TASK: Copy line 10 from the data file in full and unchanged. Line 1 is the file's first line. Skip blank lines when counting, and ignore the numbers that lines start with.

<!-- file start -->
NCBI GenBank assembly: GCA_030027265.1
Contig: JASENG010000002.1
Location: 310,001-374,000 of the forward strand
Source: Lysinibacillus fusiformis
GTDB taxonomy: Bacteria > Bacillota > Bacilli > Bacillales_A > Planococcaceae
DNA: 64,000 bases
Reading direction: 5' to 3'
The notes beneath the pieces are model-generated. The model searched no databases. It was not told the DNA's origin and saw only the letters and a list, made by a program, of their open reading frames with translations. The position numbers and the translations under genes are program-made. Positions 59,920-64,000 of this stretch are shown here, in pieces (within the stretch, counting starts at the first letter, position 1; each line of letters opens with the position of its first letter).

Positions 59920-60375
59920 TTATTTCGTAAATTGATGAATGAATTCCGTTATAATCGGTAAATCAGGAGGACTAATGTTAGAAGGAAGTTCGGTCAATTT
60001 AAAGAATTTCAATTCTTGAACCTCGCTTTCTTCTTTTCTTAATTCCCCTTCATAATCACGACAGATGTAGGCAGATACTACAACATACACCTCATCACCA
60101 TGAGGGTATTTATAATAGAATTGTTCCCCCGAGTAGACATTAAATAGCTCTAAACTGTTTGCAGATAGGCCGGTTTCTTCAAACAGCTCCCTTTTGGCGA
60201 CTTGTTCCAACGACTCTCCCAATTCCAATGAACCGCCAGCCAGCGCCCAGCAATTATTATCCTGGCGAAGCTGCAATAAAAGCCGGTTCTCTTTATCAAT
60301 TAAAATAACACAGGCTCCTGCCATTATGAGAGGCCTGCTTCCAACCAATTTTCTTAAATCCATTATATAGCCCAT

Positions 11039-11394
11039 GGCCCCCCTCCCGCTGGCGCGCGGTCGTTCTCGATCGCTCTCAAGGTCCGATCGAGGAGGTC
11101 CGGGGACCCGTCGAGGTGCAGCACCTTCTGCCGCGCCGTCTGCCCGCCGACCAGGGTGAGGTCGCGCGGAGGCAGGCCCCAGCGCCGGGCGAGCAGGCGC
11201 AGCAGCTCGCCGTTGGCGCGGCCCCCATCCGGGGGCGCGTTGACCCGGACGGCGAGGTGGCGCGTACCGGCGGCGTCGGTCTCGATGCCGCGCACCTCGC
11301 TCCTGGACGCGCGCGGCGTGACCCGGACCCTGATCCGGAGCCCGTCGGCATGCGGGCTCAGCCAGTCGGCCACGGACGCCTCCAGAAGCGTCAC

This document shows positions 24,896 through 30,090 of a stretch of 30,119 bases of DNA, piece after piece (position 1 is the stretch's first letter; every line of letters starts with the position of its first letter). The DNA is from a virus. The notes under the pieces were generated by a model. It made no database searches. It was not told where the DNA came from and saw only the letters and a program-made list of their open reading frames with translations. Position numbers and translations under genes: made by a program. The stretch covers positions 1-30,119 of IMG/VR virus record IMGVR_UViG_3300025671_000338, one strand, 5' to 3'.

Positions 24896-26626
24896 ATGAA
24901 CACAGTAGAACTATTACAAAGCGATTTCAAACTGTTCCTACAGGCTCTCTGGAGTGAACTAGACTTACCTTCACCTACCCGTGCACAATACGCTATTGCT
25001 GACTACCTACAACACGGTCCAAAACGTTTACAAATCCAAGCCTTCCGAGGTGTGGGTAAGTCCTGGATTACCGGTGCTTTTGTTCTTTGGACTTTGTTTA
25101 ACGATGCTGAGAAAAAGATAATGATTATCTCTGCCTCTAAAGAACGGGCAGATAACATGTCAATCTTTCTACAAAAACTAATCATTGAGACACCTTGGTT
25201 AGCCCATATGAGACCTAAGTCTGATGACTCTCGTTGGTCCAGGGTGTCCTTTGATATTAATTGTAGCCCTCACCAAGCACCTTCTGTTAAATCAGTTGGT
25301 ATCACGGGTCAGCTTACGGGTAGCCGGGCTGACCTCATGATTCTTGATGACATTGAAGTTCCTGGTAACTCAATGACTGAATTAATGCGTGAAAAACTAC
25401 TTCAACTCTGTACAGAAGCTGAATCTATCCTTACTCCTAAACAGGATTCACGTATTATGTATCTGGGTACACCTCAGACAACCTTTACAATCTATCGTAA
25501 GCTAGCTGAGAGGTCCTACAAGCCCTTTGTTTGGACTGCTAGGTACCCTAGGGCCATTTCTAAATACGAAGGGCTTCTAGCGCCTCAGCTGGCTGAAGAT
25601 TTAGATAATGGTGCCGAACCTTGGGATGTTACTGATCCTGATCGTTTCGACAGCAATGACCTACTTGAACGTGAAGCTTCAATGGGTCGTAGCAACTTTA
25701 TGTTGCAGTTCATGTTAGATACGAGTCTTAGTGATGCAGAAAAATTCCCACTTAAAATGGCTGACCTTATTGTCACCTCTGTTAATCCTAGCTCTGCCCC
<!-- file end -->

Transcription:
59920 TTATTTCGTAAATTGATGAATGAATTCCGTTATAATCGGTAAATCAGGAGGACTAATGTTAGAAGGAAGTTCGGTCAATTT